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Applied Microbiology and Biotechnology

, Volume 73, Issue 5, pp 1169–1172 | Cite as

Growth of E. coli BL21 in minimal media with different gluconeogenic carbon sources and salt contents

  • Oleg PaliyEmail author
  • Thusitha S. Gunasekera
Applied Microbial and Cell Physiology

Abstract

Escherichia coli strain BL21 is commonly used as a host strain for protein expression and purification. For structural analysis, proteins are frequently isotopically labeled with deuterium (2H), 13C, or 15N by growing E. coli cultures in a medium containing the appropriate isotope. When large quantities of fully deuterated proteins are required, E. coli is often grown in minimal media with deuterated succinate or acetate as the carbon source because these are less expensive. Despite the widespread use of BL21, we found no data on the effect of different minimal media and carbon sources on BL21 growth. In this study, we assessed the growth behavior of E. coli BL21 in minimal media with different gluconeogenic carbon sources. Though BL21 grew reasonably well on glycerol and pyruvate, it had a prolonged lag-phase on succinate (20 h), acetate (10 h), and fumarate (20 h), attributed to the physiological adaptation of E. coli cells. Wild-type strain NCM3722 (K12) grew well on all the substrates. We also examined the growth of E. coli BL21 in minimal media that differed in their salt composition but not in their source of carbon. The commonly used M9 medium did not support the optimum growth of E. coli BL21 in minimal medium. The addition of ferrous sulphate to M9 medium (otherwise lacking it) increased the growth rate of E. coli cultures and significantly increased their cell density in the stationary phase.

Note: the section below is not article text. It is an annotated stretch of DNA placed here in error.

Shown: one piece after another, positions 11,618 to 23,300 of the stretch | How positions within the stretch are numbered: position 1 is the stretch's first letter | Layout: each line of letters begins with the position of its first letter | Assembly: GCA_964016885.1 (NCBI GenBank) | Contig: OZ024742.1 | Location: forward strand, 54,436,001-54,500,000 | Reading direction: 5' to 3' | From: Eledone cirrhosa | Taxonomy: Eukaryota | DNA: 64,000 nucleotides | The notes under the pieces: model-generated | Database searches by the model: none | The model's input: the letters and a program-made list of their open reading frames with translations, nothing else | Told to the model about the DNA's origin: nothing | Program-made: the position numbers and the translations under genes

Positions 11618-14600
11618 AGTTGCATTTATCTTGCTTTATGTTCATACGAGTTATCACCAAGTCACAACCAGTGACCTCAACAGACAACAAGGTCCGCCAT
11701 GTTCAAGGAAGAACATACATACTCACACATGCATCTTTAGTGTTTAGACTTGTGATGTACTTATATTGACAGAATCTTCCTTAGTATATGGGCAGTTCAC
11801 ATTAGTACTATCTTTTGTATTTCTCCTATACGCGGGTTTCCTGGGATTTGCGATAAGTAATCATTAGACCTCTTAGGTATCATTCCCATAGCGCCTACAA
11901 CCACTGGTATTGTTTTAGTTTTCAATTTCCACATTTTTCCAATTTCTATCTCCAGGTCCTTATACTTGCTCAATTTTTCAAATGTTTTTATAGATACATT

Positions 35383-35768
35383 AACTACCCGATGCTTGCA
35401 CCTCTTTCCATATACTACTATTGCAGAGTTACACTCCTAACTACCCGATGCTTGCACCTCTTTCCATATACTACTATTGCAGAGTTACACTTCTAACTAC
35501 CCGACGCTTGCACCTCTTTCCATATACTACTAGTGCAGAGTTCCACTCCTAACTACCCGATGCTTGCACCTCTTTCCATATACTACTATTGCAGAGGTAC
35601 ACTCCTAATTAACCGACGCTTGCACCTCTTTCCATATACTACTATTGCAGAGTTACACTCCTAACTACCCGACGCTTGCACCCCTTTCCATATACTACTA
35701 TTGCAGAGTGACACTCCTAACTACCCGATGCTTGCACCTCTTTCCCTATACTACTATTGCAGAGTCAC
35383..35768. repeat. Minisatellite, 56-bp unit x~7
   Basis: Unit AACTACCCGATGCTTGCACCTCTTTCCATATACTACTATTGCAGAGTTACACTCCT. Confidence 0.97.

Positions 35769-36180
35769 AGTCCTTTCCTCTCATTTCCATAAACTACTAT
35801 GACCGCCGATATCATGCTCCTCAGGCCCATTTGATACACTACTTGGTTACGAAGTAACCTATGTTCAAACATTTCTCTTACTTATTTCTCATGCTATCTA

Keywords

Escherichia coli BL21 Gluconeogenesis Minimal medium Acetate Succinate 

Notes

Acknowledgements

We thank Dr. Tracy Nixon for providing Novagen strains BL21 [DE3] and Rosetta BL21 [DE3] pLysS and John Lynch for manuscript proofreading. This work was supported by Wright Brothers Institute grant WBSC9004A and by Wright State University grant 229077 to OP.

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Copyright information

© Springer-Verlag 2006

Authors and Affiliations

  1. 1.Department of Biochemistry and Molecular BiologyWright State UniversityDaytonUSA

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